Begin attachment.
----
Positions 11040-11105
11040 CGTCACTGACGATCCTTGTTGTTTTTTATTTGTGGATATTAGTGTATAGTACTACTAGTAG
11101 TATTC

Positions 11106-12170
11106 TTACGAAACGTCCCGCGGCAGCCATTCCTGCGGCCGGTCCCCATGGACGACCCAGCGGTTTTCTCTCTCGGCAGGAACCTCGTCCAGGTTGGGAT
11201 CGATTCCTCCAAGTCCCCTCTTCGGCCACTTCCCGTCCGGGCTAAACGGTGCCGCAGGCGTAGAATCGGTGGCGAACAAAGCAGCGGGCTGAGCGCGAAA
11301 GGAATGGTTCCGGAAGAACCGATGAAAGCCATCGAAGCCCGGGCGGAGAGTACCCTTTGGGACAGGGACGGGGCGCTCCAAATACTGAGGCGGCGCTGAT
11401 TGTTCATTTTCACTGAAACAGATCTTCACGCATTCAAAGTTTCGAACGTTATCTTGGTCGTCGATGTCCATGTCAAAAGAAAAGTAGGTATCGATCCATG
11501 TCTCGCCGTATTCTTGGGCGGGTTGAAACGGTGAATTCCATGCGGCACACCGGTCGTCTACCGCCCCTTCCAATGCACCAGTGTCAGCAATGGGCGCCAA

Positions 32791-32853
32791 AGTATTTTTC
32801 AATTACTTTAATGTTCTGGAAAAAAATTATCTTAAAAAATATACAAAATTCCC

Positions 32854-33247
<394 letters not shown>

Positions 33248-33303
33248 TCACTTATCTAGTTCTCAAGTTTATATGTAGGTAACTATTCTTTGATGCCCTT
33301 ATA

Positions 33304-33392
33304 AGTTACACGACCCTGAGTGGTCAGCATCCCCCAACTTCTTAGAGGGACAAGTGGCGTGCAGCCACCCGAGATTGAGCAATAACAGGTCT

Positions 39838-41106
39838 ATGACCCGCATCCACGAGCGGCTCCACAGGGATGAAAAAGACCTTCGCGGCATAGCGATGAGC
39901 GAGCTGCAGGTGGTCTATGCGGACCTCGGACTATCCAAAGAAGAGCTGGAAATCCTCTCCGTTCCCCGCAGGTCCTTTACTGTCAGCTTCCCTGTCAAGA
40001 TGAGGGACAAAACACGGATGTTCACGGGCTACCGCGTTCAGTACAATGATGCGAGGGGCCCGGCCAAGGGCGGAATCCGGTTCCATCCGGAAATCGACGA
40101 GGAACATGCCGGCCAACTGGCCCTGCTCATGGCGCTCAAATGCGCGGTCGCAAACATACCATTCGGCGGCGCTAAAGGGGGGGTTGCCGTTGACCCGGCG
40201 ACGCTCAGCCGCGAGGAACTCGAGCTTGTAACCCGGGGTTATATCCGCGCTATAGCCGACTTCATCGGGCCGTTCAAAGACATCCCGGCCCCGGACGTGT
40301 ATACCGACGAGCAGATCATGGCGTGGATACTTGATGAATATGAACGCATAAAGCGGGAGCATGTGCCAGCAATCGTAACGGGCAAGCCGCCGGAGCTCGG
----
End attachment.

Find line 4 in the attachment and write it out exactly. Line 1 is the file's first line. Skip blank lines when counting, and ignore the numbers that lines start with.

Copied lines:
Positions 11106-12170